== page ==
Demining in Colombia: Rats to the rescue


Colombia has a landmine problem. Although it is almost impossible to gather exact data on the number of landmines still active, the best estimates are that at least 30 of the 32 departments throughout the country have a mine threat. As of December 2016, there have been a total of 11,460 landmine casualties, of which 2,266 were fatal and 9,194 caused injury. These numbers place Colombia second only to Afghanistan in term of landmine casualties worldwide.

Now that the peace process is well underway, it is time to start rehabilitating and rebuilding. However, active landmines pose a serious structural barrier to these efforts. The Colombian government recognizes this and has committed to a Mine Ban Treaty obligation to clear all known minefields by 2021. Given the size of Colombia and the scale of the problem, five years seems like an extremely ambitious and almost unrealistic timeframe to clear the mines.

Slowing down the process considerably is the fact that most landmines in Colombia are not made of metal. These homemade mines are composed of plastic or glass filled with explosives. Metal detectors are useless on plastic and glass. Landmines must be detected through a painstakingly slow and dangerous process of full excavation with a trowel, one square meter at a time. A human using full excavation methodology can only clear at most 8 square meters a day, making the 2021 target seem unrealistic at best, not to mention the incredible risk to human life.

One non-profit, Apopo, has a unique solution: rats. Apopo trains what they call, HeroRATs, to detect landmines and has used them successfully in Cambodia, Mozambique and Angola, and soon in Zimbabwe. If they can obtain funding from the government, Apopo will gear up to bring their gang of highly-trained HeroRATs to Colombia.

So far, rats have proven to be a very efficient form of mine removal. In comparison to the full excavation technique, a rat can check an area the size of a tennis court in just 30 minutes, and greatly increases the safety of their human handlers who stand at the side of the zone being checked.

While both dogs and rats have a keen sense of smell, rats far outpace dogs in efficiency. It takes about nine months to train and certify a rat to detect landmines. It takes two years to train a mine detecting dog and costs ten times as much. Of course, rats are also much smaller than mine detecting dogs and lucky for them, they are too light to detonate a mine if they get close.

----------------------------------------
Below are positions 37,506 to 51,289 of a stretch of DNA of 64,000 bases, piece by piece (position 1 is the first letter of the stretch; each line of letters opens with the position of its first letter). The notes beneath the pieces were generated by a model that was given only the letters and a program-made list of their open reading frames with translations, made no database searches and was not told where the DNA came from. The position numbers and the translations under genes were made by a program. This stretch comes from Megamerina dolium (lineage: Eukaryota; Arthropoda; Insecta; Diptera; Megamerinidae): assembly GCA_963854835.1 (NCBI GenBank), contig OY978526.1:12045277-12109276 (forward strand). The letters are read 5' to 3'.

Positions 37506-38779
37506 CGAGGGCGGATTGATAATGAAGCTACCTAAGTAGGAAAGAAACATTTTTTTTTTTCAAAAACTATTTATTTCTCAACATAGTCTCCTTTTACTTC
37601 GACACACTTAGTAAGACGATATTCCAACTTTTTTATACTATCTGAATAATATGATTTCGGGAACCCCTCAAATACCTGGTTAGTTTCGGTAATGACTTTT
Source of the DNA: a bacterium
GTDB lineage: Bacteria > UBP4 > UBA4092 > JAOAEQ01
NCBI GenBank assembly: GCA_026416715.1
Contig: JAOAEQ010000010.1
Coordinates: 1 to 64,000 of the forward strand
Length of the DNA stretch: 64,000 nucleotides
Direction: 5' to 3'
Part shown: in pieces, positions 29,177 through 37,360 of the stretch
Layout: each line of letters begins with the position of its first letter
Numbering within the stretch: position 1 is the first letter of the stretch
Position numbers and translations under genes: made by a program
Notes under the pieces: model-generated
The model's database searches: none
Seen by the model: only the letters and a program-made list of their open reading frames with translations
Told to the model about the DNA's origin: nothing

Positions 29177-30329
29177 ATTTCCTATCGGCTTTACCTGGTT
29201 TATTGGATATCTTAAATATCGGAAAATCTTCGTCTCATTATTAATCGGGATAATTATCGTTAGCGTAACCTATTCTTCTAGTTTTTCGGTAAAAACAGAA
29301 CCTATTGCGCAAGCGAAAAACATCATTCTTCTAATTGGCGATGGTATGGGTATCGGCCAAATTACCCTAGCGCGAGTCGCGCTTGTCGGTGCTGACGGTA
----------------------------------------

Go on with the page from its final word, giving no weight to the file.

Apopo and their flour-legged team aim to positively contribute to the peace process in Colombia by ensuring that the risk from landmines is quickly reduced to a level where communities can live safely, and sustainable development can thrive. The NGO is currently working alongsid the Colombian Mine Action Authority (DAICMA) to establish a program to increase productivity of the demining efforts. Local Colombians will be trained as rat handlers and search methods will be refined and adapted for Colombia’s conditions. Once the local teams have been trained and have achieved sufficient proficiency, they will be tested and accredited in accordance with the Colombian National Mine Action Standards. These teams will work in coordination with manual demining teams to detect and clear mines.

Rats have a surprising potential to save human life, and it isn’t only by detecting landmines. Apopo also trains rats to diagnose tuberculosis far more efficiently than traditional methods. This is possible because rats have more genetic material allocated to their sense of smell than any other mammal species and are extremely fast detectors. One rat can check 100 lab samples in 20 minutes, something that would take a lab technician using standard microscopy up to four days.

The potential is immense. In the near future, rats might be used for an array of detection purposes, from uncovering environmental pollutants or halting illegal wildlife trade to search and rescue missions following natural disasters. After all, rats can crawl into some seriously tight spaces. HeroRATs work for bananas, literally.

The peace process is a remarkable opportunity to build a more unified and prosperous country for all Colombians. An important step is to get rid of the landmines and ensure there are no more victims. If you would like to support the lifesaving work of Apopo by donating or even adopting a HeroRAT, visit their website at


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